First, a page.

Dick Tracy celebrates 75 years today

Dick Tracy celebrates 75 years today » The Daily Cartoonist has links to all of today's homages: "Today marks 75 years since Dick Tracy appeared on the comics pages. Several cartoonist are paying tribute. Here is a list of features that I’ve been able to find that mention, display or otherwise give homage to Chester Gould’s creation."

CT: Stan Lee still at it

Metromix: Chicago Tribune: Nothing cartoonish about Stan Lee's comic book worlds: "Though he may not wear tights, haul gargantuan boulders on his shoulders or possess the ability to fly, Stan Lee is a superhero nonetheless: the father of an entire superhero race.

The co-creator of the Incredible Hulk, Iron Man, the Mighty Thor, Daredevil, Doctor Strange and Spider-Man, Lee -- who turns 84 in December -- has earned the right to rest on his Marvel Comics laurels. But with the DVD release this week of 'X-Men: The Last Stand' and 'X-Men Trilogy' (Fox Home Entertainment, $29.98 and $44.98), Lee sounds as lean and hungry as a young Peter Parker chasing down deadlines at the Daily Bugle."

Tuesday, October 03, 2006

THE BEAT: When they were kings

THE BEAT - When they were kings: Heidi has the audio to the MMMS floppy record (and yes, I belonged.)

K&C Website: Sneak Peek at Chabon's Next

The Amazing Website of Kavalier & Clay - News: "Michael Chabon fans waiting for his next novel, The Yiddish Policeman's Union, can now get a sneak peek at the novel in the latest issue of the Virginia Quarterly Review.

'We're not permitted to post the excerpt online (sorry), but anyone who subscribes can get instant access to the piece online (while they wait for their print issue to arrive),' editor Ted Genoways said via e-mail.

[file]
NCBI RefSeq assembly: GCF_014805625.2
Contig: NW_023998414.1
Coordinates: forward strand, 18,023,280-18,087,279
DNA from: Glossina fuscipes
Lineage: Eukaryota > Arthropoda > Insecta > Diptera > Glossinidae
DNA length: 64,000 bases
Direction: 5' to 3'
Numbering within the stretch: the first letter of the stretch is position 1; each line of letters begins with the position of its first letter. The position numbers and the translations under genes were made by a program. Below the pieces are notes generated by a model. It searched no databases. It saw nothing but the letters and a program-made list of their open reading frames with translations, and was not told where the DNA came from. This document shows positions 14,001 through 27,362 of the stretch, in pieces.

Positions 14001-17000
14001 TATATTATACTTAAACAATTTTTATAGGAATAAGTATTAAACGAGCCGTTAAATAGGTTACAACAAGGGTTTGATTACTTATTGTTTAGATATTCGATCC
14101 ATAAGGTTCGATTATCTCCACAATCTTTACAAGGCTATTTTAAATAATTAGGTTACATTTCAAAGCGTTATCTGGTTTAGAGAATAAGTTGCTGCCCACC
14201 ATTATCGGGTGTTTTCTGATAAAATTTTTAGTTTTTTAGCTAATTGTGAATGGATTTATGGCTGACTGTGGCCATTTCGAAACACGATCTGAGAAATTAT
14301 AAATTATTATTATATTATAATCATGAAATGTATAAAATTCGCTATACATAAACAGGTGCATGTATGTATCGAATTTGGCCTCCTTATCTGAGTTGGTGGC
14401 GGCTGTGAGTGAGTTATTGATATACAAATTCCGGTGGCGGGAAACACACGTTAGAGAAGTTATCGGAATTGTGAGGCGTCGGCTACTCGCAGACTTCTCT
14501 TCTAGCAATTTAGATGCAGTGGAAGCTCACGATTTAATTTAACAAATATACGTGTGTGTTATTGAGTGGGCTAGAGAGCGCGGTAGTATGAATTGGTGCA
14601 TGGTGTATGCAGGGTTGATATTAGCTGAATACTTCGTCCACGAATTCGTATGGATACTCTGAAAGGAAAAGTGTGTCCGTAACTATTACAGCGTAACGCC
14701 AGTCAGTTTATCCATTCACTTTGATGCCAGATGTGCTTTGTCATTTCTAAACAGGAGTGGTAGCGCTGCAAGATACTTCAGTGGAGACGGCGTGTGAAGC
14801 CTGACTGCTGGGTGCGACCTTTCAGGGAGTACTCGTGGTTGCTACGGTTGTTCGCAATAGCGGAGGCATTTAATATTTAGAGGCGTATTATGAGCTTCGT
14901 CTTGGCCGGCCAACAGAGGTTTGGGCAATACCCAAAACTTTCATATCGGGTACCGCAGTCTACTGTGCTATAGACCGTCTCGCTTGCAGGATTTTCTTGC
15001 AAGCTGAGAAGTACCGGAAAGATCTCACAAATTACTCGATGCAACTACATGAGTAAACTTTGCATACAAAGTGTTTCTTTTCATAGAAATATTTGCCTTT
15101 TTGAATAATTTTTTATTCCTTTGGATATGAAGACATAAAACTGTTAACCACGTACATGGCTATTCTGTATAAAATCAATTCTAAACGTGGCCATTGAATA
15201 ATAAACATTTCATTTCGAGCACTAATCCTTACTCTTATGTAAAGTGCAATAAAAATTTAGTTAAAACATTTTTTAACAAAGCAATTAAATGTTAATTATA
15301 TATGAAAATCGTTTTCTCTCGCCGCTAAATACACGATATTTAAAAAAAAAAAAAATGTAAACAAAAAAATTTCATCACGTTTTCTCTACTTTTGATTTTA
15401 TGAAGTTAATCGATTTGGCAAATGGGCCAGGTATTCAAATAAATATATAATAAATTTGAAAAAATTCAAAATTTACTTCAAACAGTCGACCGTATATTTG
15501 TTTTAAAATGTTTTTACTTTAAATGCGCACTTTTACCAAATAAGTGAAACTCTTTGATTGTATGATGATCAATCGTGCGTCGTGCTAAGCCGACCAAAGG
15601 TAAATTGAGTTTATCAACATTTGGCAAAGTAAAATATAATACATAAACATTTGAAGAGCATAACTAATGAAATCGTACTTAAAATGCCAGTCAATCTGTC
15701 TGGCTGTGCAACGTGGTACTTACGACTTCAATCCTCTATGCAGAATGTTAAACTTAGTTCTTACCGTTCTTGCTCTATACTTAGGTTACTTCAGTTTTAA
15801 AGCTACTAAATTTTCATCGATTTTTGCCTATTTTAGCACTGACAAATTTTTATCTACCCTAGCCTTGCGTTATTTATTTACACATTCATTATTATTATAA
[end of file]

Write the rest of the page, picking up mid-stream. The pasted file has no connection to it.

Alternatively, you can also order a single copy of the issue for $11.

Chabon is also scheduled to read the excerpt, titled 'The King in Black,' at the Wisconsin Book Festival in Madison, Wisconsin on Oct. 19, Genoways said.

'Not only will Michael be reading, but we're also sponsoring a conversation between Chris Ware and Marjane Satrapi, and reading by Dan Chaon (who Michael chose for the O. Henry in 2001),' Genoways said.

The Yiddish Policemen's Union is scheduled to hit bookstores in May 2007.

'And in case anyone is worried. The new novel is fantastic,' Genoways said. 'You won't be disappointed.'

In his intro to the quarterly, Genoways previews Chabon's piece.

'More than a mere work of fiction, the novel is a counterfactual experiment imagining a different outcome for post-Holocaust Jews.'

'It is the year 2000,' Chabon explains in the intro, 'but the world is not as we now know it. Israel does not exist, and Alaska is not-quite-Alaska.'

Genoways wraps up, saying, 'The novel--and excerpt published here--is, at heart, a great detective story in the style of Raymond Chandler. (Chabon's title for the excerpt is a winking reference to Chandler's story 'The King in Yellow.') Nevertheless, the ghost of the Holocaust pervades.'"

Hitchcock's Cameos

They're all here (h/t Evanier):

PW Debuts Comics Bestseller list

PW Debuts Comics Bestseller list - Publishers Weekly: "In this week's issue, Publishers Weekly launches a monthly bestseller list for comics and graphic novels. The list is compiled from data from bookstores and comics shops and will appear in the first issue of each month."

Of course, #1-9 are manga, and #10 is the Halo game spinoff from Marvel, which has nothing to do with the kinda comics I like... sigh...

PubWeekly: E-Comics on Sony's E-Reader

E-Comics on Sony's E-Reader - Publishers Weekly reports: "Senior New York publishing executives were out in force last week at the official launch of the Sony Reader, the latest entry in the development of a secure handheld device for the convenient digital distribution of print content. The likes of HarperCollins CEO Jane Friedman, Random House Ventures president Richard Sarnoff and Penguin USA president David Shanks were at the W Hotel, where Sony announced that Borders Books and Music will be the exclusive holiday retailer for the device, selling the Sony Reader in 300 Borders stores, outfitted especially to sell them.